Solar thermal technology developer eSolaris set to announce next week a power contract, said Craig Tyner, seniorvice president of engineering, at the Concentrating Solar Thermal PowerSummit 2009 in San Francisco Friday.
Tyner was tightlipped about the details, but said after his talkthat the deal would be done through its partnership with NRG Energy.Pasadena, Calif.-based eSolar signed an agreement with NRG earlier this year to provide the equipment to NRG for developing power plants.
NRG also gets to develop the contracts already secured by eSolar,the companies said when announcing the deal. NRG agreed to pay eSolar$10 million for the development rights and as an equity investment. NRGwould own and operate solar farms using eSolar’s technology and sellpower to utilities.
In addition to the contract to be announced next week, eSolar alsosigned another contract just last week, said Tyner, who wouldn’t saymore.
eSolar decided to become a technology provider instead of focusingonly on being a power project developer because developing a projectrequirement demands resources that a startup like eSolar wouldn’t have,Tyner said.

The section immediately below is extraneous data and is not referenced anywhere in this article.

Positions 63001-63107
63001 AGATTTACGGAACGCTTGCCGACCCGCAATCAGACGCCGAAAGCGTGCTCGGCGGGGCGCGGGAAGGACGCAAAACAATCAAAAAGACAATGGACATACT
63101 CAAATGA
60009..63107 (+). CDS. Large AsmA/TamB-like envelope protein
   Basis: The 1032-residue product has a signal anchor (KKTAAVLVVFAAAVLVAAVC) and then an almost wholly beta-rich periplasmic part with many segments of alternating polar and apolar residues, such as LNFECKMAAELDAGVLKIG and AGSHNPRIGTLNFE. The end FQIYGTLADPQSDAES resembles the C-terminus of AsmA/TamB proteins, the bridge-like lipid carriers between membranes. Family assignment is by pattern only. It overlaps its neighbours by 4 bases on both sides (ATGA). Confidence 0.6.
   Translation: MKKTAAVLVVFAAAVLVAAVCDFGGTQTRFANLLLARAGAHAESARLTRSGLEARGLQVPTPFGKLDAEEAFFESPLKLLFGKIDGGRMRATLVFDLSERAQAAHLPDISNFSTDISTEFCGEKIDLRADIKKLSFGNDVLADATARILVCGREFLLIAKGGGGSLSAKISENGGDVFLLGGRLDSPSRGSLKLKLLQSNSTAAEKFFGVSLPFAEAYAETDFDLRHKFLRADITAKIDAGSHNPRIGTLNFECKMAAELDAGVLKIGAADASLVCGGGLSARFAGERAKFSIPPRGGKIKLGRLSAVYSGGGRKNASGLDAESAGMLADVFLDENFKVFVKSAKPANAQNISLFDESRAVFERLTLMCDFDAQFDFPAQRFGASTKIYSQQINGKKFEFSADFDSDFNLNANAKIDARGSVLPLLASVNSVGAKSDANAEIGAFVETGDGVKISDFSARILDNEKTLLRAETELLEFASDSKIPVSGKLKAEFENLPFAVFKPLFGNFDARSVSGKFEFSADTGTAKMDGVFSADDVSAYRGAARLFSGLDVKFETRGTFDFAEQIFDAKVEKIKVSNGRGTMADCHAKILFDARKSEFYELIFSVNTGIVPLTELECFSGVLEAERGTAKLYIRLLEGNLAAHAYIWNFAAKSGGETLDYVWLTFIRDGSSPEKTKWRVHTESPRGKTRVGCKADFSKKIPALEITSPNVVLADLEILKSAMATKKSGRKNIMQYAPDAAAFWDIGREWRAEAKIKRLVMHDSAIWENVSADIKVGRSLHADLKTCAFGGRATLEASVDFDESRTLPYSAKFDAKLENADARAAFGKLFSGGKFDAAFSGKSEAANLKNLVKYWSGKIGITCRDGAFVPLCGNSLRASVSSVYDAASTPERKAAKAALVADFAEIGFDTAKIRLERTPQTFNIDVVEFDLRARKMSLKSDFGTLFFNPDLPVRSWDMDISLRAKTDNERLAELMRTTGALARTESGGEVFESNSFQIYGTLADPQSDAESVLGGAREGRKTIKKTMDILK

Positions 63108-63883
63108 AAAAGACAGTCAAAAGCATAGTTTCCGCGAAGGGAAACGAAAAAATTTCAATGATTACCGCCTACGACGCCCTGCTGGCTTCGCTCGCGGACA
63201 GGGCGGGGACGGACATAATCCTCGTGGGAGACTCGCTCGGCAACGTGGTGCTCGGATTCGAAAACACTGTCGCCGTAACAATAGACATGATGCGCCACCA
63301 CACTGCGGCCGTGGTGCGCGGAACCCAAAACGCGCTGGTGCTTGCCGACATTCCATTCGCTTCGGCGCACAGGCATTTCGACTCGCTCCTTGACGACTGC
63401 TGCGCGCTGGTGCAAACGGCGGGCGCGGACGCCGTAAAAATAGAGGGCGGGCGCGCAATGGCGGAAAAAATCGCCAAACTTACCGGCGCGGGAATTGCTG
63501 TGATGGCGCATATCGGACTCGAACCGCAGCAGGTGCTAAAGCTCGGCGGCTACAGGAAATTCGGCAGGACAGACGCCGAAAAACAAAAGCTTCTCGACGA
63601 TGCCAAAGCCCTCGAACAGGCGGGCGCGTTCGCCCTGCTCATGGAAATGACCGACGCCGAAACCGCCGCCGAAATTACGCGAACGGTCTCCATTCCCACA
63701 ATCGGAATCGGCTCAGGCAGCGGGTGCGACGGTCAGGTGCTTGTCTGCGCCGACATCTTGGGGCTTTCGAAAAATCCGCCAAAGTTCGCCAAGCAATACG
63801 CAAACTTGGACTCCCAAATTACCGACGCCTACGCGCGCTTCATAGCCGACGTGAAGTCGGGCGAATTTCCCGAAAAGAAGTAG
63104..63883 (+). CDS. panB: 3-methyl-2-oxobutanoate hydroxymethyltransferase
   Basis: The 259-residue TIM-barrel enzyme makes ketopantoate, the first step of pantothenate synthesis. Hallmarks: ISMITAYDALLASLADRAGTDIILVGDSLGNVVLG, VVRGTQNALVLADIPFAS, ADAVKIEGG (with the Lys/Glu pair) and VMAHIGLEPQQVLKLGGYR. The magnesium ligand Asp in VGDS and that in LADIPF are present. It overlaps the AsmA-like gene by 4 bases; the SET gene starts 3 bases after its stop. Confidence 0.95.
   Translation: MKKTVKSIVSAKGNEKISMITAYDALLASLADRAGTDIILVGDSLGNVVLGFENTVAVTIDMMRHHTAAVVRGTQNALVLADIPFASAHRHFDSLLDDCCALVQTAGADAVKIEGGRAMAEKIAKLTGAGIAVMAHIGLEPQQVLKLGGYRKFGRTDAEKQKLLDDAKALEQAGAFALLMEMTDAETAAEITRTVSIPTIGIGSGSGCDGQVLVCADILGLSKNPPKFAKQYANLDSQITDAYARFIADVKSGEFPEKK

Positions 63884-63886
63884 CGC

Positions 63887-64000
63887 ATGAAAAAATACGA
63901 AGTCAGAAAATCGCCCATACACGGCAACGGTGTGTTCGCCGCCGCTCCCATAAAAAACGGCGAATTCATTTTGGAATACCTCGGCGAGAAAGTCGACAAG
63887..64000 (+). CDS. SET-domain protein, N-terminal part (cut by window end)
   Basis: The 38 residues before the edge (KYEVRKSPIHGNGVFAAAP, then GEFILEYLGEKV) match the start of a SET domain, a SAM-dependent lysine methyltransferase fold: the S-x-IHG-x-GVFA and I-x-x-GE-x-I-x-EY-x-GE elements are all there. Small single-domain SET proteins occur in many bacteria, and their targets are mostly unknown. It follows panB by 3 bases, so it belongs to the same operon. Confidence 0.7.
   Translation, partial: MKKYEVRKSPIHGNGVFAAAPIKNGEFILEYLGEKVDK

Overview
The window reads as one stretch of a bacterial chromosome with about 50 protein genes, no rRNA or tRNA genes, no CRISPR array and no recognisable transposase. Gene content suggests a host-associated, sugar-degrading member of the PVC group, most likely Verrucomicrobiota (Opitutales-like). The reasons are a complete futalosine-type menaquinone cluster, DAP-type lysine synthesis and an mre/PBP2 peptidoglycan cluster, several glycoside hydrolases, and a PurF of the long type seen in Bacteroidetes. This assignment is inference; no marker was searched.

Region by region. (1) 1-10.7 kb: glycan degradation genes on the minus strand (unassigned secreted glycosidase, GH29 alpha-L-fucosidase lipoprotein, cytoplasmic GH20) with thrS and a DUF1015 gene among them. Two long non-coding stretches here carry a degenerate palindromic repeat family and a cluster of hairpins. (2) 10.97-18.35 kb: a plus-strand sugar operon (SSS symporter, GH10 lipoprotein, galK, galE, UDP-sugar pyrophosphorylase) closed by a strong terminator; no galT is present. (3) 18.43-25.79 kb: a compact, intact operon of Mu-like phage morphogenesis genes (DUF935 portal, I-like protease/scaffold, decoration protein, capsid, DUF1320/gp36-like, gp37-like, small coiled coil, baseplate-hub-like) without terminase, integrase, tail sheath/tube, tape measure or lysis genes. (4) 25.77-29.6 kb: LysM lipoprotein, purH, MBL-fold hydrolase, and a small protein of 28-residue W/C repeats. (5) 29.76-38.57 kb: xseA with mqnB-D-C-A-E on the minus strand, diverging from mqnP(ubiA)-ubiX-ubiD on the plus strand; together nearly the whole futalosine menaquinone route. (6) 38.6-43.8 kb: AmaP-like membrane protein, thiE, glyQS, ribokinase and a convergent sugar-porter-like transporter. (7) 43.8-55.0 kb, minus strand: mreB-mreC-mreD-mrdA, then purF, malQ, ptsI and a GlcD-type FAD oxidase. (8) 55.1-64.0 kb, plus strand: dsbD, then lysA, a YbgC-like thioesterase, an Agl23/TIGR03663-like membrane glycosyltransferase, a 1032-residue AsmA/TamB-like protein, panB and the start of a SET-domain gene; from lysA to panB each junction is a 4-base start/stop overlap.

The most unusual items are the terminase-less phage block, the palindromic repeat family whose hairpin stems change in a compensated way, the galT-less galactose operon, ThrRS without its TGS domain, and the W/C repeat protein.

One of the big hurdles for any utility-scale power project developeris to line up the millions of dollars for each project. Gettingfinancing wasn’t easy even before the financial market crumbled. Thecredit crunch only has deepened that challenge.
Ausra, a fellow solar thermal technology developer in California,also decided to focus on selling its equipment for now instead ofdeveloping and owning power plants. OptiSolar, another startup companyin California that set out to develop power projects using solarpanels, sold its project development business to First Solar when itcouldn’t come up with the money to go on.
Tyner said eSolar could still develop power projects in the future when market conditions improve.
eSolar also has licensed its technology to the Acme Group, an Indian company with an ambition to build 1 gigawatt of solar thermal power plants in India.
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